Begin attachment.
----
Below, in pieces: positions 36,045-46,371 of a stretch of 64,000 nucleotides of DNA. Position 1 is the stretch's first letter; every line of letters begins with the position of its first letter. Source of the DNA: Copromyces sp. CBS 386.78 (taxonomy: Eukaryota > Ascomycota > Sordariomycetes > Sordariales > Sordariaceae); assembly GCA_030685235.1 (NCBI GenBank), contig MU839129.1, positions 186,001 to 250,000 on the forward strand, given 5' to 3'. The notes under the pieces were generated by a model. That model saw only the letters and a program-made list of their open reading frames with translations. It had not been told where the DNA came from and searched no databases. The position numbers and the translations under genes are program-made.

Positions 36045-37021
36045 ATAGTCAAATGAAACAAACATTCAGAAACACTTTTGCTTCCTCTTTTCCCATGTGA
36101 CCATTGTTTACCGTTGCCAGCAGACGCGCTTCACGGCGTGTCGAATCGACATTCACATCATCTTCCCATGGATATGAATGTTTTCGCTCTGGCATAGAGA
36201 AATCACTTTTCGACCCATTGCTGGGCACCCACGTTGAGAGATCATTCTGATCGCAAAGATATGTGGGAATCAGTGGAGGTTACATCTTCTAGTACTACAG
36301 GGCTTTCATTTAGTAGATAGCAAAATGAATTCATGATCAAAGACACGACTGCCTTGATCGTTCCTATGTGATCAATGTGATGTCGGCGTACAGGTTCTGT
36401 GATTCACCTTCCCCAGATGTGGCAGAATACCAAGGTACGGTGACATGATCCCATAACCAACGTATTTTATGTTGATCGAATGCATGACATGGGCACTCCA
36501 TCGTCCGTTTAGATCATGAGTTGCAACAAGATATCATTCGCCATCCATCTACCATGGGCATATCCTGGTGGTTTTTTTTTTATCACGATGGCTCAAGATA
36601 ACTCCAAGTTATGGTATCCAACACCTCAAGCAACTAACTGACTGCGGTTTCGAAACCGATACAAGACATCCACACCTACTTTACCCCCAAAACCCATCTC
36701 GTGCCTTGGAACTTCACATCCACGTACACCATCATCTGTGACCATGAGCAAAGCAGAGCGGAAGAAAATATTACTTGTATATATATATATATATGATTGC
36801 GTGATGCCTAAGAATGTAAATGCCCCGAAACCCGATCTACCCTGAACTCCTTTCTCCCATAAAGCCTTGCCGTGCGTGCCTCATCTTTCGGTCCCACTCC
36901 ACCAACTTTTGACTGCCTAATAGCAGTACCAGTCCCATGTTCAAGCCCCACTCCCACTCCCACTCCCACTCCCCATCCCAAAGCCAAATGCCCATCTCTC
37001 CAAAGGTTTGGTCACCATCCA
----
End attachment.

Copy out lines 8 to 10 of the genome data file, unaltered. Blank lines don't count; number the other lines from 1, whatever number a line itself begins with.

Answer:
36501 TCGTCCGTTTAGATCATGAGTTGCAACAAGATATCATTCGCCATCCATCTACCATGGGCATATCCTGGTGGTTTTTTTTTTATCACGATGGCTCAAGATA
36601 ACTCCAAGTTATGGTATCCAACACCTCAAGCAACTAACTGACTGCGGTTTCGAAACCGATACAAGACATCCACACCTACTTTACCCCCAAAACCCATCTC
36701 GTGCCTTGGAACTTCACATCCACGTACACCATCATCTGTGACCATGAGCAAAGCAGAGCGGAAGAAAATATTACTTGTATATATATATATATATGATTGC